A Poem on the Website of
the Red Dirt Writers Society

The Telstar Blues
by Kim Burnham (Nov 2010)

Telstar the satellite
The first of her kind
Three feet tall and pudgy
But gliding like an ice dancer

She wears blue and silver
And she loves to chat
And share pictures with her mother
Like girls do.

It was the sixties.
Down below, a boy took
A girl with golden hair
To the movies.

After the movie, he asked her
If she wanted to drive up
The mesa and see
Telstar pass overhead.

When they arrived – silence
“Well,” she said,
Fingers in her hair,
“What now?”

“Be patient,” he said.
“She will move
Right overhead
In about twelve minutes.”

The girl laughed out loud.
“You really want
To show me a satellite?
I thought it was a line.”

She asked, “what do you do
When you’re not
Watching shiny metal
Objects in the sky?”

“Model rockets” – no reply
“Collecting rocks” – silence
(No football or guitar)
“And writing poetry”

Then she smiled.
“Write one for me
Right now,” she said,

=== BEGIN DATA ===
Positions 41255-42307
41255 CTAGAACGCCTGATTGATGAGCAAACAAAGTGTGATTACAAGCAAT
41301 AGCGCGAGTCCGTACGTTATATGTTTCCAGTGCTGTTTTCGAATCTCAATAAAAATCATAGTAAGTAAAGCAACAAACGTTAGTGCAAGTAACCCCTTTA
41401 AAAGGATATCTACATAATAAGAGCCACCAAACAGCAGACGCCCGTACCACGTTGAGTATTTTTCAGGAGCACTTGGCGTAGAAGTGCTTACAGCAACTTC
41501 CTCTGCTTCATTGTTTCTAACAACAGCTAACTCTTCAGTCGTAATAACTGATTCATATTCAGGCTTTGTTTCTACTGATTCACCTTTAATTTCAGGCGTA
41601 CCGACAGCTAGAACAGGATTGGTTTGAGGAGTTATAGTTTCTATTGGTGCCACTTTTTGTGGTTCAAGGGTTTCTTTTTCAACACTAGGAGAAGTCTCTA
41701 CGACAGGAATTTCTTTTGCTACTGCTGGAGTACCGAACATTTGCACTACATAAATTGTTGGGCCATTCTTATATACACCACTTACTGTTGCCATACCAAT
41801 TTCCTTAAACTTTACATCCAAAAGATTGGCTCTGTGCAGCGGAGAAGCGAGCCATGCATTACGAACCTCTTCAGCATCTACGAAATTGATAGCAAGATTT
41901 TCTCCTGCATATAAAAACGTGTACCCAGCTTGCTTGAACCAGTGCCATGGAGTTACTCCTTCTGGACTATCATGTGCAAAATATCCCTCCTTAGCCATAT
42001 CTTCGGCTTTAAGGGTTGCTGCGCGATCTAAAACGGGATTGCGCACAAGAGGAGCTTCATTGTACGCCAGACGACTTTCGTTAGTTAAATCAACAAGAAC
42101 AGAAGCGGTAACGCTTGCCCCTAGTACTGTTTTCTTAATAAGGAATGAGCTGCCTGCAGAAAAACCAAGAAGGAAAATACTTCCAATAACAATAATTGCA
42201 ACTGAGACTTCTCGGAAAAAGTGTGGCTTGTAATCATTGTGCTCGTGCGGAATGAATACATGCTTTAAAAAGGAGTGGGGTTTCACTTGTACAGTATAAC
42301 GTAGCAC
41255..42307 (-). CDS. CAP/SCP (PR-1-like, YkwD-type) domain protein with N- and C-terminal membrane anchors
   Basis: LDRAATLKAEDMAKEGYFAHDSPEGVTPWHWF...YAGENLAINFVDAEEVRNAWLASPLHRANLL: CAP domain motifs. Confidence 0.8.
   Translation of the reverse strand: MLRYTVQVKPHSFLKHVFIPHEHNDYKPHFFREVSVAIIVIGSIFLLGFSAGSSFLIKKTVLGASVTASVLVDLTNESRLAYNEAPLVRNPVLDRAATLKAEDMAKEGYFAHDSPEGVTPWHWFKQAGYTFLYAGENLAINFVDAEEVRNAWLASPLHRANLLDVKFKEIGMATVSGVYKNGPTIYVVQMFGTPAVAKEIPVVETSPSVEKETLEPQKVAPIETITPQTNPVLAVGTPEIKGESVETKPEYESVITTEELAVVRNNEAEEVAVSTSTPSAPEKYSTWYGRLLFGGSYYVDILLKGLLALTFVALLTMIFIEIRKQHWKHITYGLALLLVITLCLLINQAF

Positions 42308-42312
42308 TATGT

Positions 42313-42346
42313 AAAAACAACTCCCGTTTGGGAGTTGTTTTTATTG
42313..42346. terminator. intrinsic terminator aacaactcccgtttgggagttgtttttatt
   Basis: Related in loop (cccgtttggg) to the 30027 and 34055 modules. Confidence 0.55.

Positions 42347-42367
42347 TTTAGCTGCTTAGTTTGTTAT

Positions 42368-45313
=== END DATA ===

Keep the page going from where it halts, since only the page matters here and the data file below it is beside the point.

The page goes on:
Touching her cheek.

“I can’t “
“Why not?”
“It takes inspiration.”
“And I’m not inspiring?”

“You’re beautiful
But it’s not ordering lunch -
Ham and cheese
With a side of inspiration.”

Then came the pinpoint
Of white light
Overhead in the darkness
Moving west to east.

“That’s it ?”
“Yes, that was her.”
“But it was just
A slow shooting star.”

“Yes, but she’s our star
Don’t you see?
A star shot
By mankind.”

“Oh,” the girl said deadpan.
Then they drove
Away in silence
Both home before curfew.

Years later, the boy married
Another girl
Who liked poetry
And gazing at satellites.

And Telstar kept on dancing -
In her cold dark arena
Always watching over
Her pudgy blue and silver mother

Down below, the boy
Finally wrote a poem
For the girl with golden hair
Four decades late.

And Telstar is still up here
Silent now
(Fried by radiation)
But still shining.

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